BEIJING, PEOPLE’S REPUBLIC OF CHINA (20 September 2017) — The Asian Development Bank’s (ADB) Board of Directors has approved a $150 million loan to help the Guizhou provincial government reduce its rocky desertification areas and improve people’s livelihoods through water resources conservation as well as environment and ecology restoration.

Rocky desertification — characterized by vegetation degradation, soil erosion, and bedrock exposure — is one of the most serious land degradation problems in the southwest region of the People’s Republic of China (PRC). It has worsened by local people’s unsustainable land use, and Guizhou, where 25.2% of the country’s rocky desertification occur, has been affected the most. It is also the poorest province in the PRC, with gross domestic product per capita just above half (56.7%) of the national average.

“Rocky desertification is hurting people’s livelihoods, because it reduces land productivity and food security, while also increasing the likelihood of natural disasters and challenging environmental sustainability,” said Yoshiaki Kobayashi, Principal Water Resources Specialist at ADB’s East Asia Department. “The project will complement the efforts done by the government since 2008 to reverse the trend of rocky desertification and improve people’s economic opportunities and quality of life.”

The Rocky Desertification Area Water Management Project will improve water resources conservation in Guizhou through the construction of two reservoirs in Anlong and Nayong counties and related water transfer facilities. It will also set up eco-compensation mechanisms to protect water quality in the reservoirs. Both reservoirs are expected to provide 46.98 million cubic meters of water for irrigation and 44.71 million cubic meters of water for domestic use every year.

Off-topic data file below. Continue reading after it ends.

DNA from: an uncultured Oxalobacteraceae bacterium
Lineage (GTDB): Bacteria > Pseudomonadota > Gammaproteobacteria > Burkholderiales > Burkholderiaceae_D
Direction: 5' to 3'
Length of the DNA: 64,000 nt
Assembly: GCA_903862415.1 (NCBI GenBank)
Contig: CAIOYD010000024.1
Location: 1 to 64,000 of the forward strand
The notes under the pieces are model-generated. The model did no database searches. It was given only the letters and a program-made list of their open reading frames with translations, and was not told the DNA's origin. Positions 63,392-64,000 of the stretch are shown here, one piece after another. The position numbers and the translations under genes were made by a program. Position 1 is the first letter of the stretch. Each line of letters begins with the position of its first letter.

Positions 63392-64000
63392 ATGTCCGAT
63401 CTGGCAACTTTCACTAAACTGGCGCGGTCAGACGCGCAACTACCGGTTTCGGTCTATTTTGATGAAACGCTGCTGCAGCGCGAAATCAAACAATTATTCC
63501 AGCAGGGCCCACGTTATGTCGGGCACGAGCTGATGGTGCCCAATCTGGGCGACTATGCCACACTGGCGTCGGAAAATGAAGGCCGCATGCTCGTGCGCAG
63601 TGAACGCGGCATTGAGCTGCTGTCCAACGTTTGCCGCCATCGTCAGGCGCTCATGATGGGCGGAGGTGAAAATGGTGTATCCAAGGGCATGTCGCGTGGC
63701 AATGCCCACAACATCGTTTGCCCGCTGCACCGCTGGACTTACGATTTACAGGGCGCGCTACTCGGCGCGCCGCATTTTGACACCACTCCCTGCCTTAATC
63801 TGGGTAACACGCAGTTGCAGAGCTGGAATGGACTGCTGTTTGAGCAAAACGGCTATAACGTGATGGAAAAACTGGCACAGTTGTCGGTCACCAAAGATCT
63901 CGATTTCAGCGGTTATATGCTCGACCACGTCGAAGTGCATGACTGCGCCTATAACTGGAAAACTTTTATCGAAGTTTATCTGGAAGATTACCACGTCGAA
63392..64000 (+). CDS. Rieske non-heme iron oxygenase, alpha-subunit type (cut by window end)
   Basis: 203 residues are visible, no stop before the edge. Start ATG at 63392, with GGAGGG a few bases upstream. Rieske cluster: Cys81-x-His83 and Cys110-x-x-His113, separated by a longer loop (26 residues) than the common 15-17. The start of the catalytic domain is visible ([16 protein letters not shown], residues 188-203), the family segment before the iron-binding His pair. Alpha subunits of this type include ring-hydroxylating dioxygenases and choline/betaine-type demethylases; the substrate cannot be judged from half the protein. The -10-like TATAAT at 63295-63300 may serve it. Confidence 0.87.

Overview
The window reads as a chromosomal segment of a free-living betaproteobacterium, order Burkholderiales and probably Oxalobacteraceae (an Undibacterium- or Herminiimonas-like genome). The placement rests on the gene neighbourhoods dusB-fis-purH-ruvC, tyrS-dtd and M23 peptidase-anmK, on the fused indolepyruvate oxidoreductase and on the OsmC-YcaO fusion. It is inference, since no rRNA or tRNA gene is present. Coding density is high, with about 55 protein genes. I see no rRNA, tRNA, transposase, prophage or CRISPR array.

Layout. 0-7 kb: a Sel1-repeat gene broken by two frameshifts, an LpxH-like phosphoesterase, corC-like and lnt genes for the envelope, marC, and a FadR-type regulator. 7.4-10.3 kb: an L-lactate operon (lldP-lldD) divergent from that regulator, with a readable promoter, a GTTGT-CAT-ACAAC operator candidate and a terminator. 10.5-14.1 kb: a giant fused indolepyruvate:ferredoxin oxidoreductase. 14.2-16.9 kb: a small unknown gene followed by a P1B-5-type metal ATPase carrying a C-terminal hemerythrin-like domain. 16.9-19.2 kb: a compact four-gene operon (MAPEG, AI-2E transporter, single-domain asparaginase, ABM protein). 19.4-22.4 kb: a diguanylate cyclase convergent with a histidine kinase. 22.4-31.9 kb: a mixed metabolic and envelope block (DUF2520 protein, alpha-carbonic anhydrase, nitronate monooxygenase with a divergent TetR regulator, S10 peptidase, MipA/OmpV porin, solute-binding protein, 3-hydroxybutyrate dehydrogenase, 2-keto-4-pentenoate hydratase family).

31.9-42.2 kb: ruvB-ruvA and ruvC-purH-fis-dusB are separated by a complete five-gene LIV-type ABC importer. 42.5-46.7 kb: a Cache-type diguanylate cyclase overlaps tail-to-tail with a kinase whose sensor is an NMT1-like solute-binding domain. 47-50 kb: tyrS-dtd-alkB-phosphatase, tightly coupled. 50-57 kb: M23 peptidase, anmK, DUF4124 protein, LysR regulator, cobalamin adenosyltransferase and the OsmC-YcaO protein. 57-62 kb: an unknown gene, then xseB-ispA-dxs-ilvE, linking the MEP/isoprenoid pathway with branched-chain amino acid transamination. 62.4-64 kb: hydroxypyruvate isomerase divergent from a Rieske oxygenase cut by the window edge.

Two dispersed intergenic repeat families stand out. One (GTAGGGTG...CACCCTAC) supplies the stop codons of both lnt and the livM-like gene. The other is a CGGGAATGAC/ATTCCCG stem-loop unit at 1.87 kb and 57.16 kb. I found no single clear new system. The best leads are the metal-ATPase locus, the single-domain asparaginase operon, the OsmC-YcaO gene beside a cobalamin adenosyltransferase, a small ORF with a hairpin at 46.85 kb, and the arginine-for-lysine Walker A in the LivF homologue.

The project will also demonstrate rocky desertification management in Guizhou, including efforts to reclaim affected areas through revegetation and help farmers transition from unsustainable farming — which is the main cause of rocky desertification — to sustainable farming through training and capacity development.

ADB, based in Manila, is dedicated to reducing poverty in Asia and the Pacific through inclusive economic growth, environmentally sustainable growth, and regional integration. Established in 1966, ADB is celebrating 50 years of development partnership in the region. It is owned by 67 members—48 from the region. In 2016, ADB assistance totaled $31.7 billion, including $14 billion in cofinancing.

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